I was ten when they burned a cross on a black family's lawn three blocks from my house. And I was eleven when New Jersey made integration mandatory in towns, so I was bused to middle school to make the town racially balanced. BTW, the white kids left in my area, walked to school. I WAS bused thirty minutes away. The only good thing about it was that we were bused to a brand new school.

In high school I was pretty popular with my peers and their parents. But in my sophomore year our town experienced race riots at our high school. I was on one of three buses of ALL black children trying to leave the campus. We were surrounded by white parents who shouted, spit on us and called us every racial epitaph but a child of God. It was 1975. I was a sophomore in high school and some of those very parents had complimented me for a drama club performance not two weeks before.

I lived in a predominantly white town in New Jersey in 1975.

I won't even begin to detail the micro and macro-aggressions that occurred as I started working.  Things other black friends and family members had a hard time with because they'd grown up in predominantly black towns and went to black colleges. I thought I knew white people having lived with, gone to school and college with them, but even I was surprised sometimes by the racism, cronyism and downright ignorance.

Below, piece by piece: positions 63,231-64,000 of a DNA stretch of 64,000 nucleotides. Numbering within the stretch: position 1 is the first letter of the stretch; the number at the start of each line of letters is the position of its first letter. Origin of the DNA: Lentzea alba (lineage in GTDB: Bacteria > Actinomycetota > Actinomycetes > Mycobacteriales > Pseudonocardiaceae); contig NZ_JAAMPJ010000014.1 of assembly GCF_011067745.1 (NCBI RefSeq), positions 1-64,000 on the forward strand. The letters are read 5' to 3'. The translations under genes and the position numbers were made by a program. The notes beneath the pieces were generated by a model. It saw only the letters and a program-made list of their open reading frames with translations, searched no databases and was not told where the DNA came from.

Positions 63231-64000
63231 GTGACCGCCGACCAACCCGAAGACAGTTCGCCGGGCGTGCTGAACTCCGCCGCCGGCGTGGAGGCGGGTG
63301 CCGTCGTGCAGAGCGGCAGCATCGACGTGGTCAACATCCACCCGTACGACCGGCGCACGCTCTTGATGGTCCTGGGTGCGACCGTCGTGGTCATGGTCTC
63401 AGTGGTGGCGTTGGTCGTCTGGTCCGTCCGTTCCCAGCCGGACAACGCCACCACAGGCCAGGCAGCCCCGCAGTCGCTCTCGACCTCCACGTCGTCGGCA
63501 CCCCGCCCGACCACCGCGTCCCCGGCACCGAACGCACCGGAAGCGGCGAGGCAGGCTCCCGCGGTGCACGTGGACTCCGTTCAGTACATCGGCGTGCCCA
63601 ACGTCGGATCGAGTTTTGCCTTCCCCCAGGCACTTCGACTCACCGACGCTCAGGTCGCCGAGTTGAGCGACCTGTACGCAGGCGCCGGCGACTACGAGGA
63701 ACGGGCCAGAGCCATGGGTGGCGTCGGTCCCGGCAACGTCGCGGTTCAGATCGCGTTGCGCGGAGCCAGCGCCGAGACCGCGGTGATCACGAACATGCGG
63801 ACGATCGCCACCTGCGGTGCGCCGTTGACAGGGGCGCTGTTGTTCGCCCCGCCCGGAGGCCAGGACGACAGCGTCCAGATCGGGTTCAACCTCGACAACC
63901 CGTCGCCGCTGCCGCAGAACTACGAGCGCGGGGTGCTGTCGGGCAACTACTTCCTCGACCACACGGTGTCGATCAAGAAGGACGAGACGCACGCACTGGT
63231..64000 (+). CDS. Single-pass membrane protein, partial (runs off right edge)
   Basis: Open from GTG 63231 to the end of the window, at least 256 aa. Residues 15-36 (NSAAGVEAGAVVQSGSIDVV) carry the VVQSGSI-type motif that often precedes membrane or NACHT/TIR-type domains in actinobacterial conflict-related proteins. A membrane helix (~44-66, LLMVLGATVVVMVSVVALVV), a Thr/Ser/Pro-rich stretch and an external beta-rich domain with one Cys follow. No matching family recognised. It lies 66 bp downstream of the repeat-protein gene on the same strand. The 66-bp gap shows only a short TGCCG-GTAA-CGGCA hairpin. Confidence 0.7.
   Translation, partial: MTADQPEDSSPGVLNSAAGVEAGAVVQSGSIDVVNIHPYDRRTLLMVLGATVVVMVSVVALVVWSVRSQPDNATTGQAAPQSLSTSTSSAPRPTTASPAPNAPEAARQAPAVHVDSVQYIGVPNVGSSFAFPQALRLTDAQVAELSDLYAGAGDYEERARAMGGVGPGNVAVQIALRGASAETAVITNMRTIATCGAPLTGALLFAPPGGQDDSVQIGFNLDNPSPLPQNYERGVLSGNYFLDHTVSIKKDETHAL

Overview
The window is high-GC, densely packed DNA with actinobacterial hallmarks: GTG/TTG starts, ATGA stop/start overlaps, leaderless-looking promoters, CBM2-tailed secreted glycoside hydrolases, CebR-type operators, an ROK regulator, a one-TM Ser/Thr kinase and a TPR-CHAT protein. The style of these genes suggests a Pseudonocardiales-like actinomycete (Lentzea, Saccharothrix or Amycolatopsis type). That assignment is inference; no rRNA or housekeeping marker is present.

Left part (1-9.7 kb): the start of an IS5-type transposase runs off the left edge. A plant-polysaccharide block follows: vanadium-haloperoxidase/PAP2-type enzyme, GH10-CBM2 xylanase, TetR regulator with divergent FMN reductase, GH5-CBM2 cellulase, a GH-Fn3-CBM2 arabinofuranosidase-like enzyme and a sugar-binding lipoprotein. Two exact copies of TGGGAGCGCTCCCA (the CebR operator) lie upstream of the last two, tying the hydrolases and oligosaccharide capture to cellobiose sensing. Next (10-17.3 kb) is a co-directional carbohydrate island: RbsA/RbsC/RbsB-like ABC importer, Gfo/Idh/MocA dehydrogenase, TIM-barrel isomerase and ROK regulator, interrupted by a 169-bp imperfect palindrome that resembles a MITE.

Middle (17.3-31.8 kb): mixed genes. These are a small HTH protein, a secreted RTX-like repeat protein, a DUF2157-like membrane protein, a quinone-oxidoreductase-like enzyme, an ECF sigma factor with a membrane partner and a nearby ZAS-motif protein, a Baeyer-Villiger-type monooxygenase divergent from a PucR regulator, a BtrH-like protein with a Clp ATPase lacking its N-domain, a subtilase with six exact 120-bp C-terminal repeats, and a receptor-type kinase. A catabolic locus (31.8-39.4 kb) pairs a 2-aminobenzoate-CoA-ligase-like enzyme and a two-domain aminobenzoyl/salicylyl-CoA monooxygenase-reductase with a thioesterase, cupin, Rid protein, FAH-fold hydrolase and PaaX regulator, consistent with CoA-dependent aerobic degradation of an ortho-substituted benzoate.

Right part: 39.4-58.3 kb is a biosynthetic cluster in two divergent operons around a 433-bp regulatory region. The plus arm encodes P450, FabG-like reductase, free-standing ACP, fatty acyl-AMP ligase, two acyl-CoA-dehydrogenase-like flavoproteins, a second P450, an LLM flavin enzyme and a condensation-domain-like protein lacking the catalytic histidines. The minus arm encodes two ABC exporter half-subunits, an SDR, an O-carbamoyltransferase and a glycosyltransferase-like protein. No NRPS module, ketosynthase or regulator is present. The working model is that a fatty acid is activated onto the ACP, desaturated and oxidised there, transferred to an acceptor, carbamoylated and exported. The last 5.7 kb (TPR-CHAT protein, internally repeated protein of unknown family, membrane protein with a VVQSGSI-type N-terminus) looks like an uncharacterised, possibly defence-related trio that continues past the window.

All this to say, I haven't been sewing.  The news still feels like a foot on my chest and I'm having the hardest time breathing. I'm actually relieved that I don't have go to work every day because being the only black person at my firm, I don't have to act like this shit doesn't bother me each and every day. That I'm not constantly worrying for my black sons, grandsons and my brother.

Wearing my mask on NJTransit 
(public transportation) headed to NYC

...let's not add Corvid-19 into the mix and how it's rearing it's head everywhere people think it's a political decision to wear a f*cking mask! A MASK - that protects not only others but yourself from catching a life-threatening disease.

My sewing is stifled by all of the things occurring around me. Now I take responsibility for letting this affect me. However, I'm STILL not capable of sewing garments and taking pictures to share on social media while the world seems to be going to hell. So my blog sits dormant. I've bought no fabric. I've sworn off Hobby Lobby, Michaels & Joann's and the NYC Garment District just opened for business with social distancing last week. Although, I'm still working from home for the next couple of months...